From 2000-2017 I struggled. In the moment I didn’t realize it, but looking back now as an almost 43 year old, I can recognize how broken I was. I lived my life in a facade. I was a fake. I was a fraud. I was so worried about anyone ever discovering my weaknesses and struggles that I would do anything in my power to hide them, from the world and from myself.

As a young teacher, I thought I had all the answers. Literally, all the answers. After teaching for only three years, I graduated with my Masters Degree and earned my Administrative Certification. I thought I was ready to run my own school. I thought I was ready to change to world. The problem was, nobody else thought the same way that I did. In the summer of 2003, I went on SIXTEEN job interviews seeking an administrative position and did not receive a single call back. I wish I would have taken that summer as a reflective opportuntity and poured myself into self growth. Instead, I doubled down and decided to prove to myself and the world that I was that same smart boy I had been labeled twenty-five years earlier. I enrolled in law school, just to prove I could get in, to prove to myself that someone accepted me, and began my journey towards a law degree.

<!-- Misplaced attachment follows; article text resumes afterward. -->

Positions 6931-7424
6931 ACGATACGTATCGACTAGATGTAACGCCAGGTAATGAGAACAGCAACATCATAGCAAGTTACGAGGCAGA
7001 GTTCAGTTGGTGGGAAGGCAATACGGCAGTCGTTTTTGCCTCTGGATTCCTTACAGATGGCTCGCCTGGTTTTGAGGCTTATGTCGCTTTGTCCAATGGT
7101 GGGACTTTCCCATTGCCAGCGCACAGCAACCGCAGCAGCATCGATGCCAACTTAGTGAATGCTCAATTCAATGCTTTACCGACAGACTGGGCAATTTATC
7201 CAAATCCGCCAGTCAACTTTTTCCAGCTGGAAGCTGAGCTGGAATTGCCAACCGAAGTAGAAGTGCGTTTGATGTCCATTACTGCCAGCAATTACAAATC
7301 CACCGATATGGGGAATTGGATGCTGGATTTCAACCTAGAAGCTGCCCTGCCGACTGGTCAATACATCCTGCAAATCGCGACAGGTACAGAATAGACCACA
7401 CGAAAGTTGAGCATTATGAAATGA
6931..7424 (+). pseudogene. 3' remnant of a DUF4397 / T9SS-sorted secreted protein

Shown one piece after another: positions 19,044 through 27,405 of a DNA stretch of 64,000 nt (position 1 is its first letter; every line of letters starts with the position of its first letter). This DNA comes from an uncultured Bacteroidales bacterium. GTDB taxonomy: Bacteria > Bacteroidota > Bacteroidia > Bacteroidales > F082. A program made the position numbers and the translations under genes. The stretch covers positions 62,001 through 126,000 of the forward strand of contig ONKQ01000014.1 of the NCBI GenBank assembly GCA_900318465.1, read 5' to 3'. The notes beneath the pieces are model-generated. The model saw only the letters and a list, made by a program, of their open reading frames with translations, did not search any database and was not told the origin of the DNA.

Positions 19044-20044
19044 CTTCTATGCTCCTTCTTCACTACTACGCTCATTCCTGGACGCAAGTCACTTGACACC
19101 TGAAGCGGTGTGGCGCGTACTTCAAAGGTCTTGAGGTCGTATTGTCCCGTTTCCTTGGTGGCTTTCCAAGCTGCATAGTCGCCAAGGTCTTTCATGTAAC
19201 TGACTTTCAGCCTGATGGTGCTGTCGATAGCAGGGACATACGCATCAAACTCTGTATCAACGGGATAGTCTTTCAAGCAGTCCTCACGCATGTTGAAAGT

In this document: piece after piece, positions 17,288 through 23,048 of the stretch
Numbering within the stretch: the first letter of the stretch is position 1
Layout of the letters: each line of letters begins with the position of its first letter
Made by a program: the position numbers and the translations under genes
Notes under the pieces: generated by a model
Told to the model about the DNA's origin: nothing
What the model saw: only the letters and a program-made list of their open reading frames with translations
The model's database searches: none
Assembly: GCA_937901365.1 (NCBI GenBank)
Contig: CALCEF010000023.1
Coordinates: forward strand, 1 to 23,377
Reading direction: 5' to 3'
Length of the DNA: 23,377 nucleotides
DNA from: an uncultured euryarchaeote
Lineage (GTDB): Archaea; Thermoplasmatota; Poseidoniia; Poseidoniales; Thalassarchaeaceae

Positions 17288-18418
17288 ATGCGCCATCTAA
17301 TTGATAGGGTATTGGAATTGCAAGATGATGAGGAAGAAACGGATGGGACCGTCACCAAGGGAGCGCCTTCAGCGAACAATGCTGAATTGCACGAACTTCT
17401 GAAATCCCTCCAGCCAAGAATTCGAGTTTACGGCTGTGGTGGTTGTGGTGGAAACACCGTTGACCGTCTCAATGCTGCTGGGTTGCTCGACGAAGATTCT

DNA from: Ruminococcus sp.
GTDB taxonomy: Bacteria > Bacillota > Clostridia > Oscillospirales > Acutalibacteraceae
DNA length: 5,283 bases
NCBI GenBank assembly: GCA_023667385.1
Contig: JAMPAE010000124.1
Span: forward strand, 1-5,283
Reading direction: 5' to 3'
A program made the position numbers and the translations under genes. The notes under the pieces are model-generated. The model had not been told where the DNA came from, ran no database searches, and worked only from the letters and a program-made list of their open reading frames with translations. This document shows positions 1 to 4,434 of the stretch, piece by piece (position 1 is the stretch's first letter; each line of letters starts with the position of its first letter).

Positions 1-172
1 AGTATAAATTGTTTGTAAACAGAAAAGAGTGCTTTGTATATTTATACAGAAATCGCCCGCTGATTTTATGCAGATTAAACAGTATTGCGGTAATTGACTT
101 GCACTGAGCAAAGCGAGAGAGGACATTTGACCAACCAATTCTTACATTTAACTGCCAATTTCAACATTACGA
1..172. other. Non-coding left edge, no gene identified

Fast forward to 2008, five years later and I found myself entertaining my first official administrative job. I was a father of one, an athletic director, and an assistant principal, working in a school an hour from home. At work, I found myself unable to fully be given responsibility to lead or inspire, so instead of turning my attention to home, I again turned to higher education to provide my own self worth and began pursuing my Doctoratal Degree.

In 2011 I successfully defended my dissertation, graduated with my Doctorate, and was offered my first principalship, a job that brought with it opportunity, expectations, and struggles. Within days of beginning that job, I earned my marching orders from “above” to work on removing some teachers who were no longer “getting results”. As a new leader, eager to prove his worth, I took my directives in stride, developed an overwhelming swagger, and became a wrecking ball more focused on pleasing those above than supporting those below. I spent the next four years desperate for the attention of those I served and often heart broken at their rejection when I accepted the orders from those above. I lost myself in an attempt to please all of the people and craving the support of any who would give it.